In other words, they can be allies in advocating for a system focused on well-being and social responsibility instead of an extractivist and ever-growing economy of consumption.
Feminisms have also provided a powerful drive for societies to embrace real equality. For example, many protests against gender violence in Latin American countries have denounced the hypocrisy of formal equality before the law, which ignores the fact that patriarchy is embedded in many of our institutions. Other oppressed groups, such as victims of racism, migrant communities or indigenous people, also experience the limits of formal equality and can see themselves in this common thread.
Finally, many of today’s grassroots struggles are situated within the complex framework of international commercial, financial and political ties that make up our current neoliberal globalisation. This is why any serious challenge to neoliberalism must aim at developing new regional and global policies that rearrange the foundations of the international economic system. Progressive internationalism must go beyond electoral solidarity and drive for regional and global policies that push back against multinationals that exploit low tax rates, lack of workers’ rights and natural resources.
The climate emergency is a powerful compass for a new internationalist perspective, based on the idea of “common but differentiated responsibilities” that has been recognized globally since 1992’s UN Framework Convention on Climate Change. This compass can help rethink and demand global economic institutions that prioritise sustainability together with redistribution towards the Global South.
The push for an international minimum corporate tax (and its expansion towards wealth taxes), the waiving of vaccine patents, and the demand for technology transfer for the green transition should be primary aims of political platforms. Although populist strategies have been known to kindle a national spirit, they are unlikely to develop a resilient social and political majority without also targeting the international foundations of our current neoliberal system.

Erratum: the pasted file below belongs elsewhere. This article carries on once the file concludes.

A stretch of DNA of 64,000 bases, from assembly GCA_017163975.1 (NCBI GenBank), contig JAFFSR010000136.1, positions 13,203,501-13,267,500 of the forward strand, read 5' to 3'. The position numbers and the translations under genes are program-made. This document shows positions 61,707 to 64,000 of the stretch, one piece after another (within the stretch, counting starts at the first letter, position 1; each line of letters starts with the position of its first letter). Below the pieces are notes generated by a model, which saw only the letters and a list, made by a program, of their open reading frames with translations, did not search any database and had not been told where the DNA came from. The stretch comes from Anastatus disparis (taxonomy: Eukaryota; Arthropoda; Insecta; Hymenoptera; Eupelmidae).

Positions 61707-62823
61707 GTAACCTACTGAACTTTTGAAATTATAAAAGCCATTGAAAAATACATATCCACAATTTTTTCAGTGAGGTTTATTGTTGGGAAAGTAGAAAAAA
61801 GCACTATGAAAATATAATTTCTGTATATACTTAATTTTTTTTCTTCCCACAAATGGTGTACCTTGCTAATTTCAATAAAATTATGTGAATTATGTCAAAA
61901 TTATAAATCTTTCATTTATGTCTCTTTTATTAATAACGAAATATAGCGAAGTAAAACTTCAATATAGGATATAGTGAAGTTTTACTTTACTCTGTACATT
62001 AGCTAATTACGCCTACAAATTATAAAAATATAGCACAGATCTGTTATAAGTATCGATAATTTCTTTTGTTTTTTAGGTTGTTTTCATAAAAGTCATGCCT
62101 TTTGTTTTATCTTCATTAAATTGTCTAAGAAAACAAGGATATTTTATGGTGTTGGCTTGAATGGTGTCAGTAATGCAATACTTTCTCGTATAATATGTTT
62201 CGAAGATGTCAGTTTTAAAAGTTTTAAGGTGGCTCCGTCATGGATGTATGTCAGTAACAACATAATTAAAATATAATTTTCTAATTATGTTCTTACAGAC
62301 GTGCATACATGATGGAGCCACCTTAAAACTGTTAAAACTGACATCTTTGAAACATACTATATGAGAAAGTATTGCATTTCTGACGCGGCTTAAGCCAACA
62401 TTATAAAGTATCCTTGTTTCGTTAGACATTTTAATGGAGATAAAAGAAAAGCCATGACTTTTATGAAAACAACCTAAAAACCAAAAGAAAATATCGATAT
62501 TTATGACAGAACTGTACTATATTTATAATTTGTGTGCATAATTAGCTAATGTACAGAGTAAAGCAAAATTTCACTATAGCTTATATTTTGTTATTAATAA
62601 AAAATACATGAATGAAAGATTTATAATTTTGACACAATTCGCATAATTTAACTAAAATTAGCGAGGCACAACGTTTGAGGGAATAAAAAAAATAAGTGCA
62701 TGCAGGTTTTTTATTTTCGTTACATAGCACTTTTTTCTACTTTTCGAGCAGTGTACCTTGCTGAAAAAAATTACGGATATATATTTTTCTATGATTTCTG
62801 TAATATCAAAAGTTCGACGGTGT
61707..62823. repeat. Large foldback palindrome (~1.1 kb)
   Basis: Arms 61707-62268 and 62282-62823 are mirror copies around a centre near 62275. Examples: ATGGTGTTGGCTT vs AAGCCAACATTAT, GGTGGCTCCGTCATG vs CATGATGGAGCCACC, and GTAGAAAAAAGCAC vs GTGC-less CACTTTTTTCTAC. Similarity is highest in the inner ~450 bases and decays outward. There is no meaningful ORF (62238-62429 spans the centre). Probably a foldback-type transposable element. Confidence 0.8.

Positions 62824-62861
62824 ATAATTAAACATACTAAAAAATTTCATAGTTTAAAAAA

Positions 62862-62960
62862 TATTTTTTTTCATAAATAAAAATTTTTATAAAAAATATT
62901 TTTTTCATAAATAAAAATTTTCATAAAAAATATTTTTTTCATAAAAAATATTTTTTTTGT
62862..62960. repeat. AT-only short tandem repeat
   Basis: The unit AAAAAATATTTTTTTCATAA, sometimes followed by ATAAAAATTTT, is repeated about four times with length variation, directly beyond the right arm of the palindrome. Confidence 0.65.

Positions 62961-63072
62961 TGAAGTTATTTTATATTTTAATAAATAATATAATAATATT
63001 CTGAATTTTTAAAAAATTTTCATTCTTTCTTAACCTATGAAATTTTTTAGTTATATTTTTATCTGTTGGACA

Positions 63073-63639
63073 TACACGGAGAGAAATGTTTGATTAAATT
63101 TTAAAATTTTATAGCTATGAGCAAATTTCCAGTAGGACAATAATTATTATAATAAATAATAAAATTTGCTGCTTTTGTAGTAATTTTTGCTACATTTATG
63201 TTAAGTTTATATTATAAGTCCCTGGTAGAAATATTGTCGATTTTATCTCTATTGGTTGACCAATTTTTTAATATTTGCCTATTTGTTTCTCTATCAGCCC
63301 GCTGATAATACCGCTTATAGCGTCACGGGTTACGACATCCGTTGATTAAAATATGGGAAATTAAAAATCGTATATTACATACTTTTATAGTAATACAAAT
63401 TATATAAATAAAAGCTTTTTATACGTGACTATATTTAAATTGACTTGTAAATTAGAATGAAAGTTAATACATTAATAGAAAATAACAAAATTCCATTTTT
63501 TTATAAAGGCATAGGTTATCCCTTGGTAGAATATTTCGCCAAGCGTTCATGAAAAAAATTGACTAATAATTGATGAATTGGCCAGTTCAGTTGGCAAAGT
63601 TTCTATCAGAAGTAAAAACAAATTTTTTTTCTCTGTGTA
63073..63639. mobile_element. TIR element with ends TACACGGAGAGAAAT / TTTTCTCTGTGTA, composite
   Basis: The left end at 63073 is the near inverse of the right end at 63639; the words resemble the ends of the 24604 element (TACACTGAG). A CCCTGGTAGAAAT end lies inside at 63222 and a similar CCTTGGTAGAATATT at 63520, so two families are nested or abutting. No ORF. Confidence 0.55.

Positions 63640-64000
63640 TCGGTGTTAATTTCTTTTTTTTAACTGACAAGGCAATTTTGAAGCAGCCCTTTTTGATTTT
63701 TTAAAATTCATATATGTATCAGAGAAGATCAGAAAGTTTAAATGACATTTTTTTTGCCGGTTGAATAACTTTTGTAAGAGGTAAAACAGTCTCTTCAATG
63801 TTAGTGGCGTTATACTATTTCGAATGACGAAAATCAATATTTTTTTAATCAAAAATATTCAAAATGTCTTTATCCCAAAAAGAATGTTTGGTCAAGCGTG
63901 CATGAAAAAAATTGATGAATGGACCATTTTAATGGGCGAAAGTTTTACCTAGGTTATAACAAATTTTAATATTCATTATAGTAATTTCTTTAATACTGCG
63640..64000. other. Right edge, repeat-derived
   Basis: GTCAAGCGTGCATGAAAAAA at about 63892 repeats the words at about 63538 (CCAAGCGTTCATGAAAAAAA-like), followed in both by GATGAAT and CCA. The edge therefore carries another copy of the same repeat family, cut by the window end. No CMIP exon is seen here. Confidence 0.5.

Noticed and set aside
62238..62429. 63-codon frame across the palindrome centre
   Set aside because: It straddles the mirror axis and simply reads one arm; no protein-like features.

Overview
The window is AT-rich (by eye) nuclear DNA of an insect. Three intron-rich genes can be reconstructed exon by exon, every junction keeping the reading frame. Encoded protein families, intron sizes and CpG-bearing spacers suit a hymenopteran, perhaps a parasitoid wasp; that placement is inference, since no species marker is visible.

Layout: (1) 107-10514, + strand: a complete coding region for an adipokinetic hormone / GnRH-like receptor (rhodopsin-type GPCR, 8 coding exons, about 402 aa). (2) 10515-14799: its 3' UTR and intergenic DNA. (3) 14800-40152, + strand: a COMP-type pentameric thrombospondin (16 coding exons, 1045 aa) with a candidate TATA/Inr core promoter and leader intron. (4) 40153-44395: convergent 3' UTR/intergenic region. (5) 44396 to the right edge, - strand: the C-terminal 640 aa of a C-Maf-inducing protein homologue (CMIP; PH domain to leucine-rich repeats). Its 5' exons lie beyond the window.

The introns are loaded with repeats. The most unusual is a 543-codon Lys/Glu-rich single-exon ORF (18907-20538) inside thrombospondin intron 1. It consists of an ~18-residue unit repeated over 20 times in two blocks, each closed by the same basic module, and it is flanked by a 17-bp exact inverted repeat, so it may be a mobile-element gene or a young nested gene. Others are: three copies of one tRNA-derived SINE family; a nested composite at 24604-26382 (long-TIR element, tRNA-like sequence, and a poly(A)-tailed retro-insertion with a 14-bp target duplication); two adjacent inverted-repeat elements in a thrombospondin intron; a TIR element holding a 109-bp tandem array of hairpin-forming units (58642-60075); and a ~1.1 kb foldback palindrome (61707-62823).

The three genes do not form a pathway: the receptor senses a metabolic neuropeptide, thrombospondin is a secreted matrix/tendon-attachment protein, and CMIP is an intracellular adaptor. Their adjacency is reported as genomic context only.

Latin America has one of the largest indigenous populations globally, strong and diverse environmental social movements and a primarily extractivist economy. It is also the deadliest region in the world for environmentalists. Far from non-essential needs, a Green Democratic Revolution, with a rich feminist and internationalist perspective, has the potential to resonate with many grassroots struggles and become a long-term cornerstone for transformational politics. It can also become a compass for much-needed Latin American integration and broader Global South cooperation in challenging the current neoliberal global framework.
Progressive parties in Latin America have the opportunity to develop a narrative and strategy that reveals the connections between environmentalism, inequality, indigenous rights, feminism, human rights activism, LGBTIQ+ and migrant struggles, and other movements that have shaped the political context. A Green Democratic Revolution could become an alternative pathway towards substantial equality, closer to the concept of well-being developed by Latin American indigenous peoples than to the idea of progress through boundless extractivism and consumption imported from the Global North.
This article was originally posted on OpenDemocracy.net
Main photo: By Parzeus – Own work, CC BY-SA 4.0, https://commons.wikimedia.org/w/index.php?curid=106098228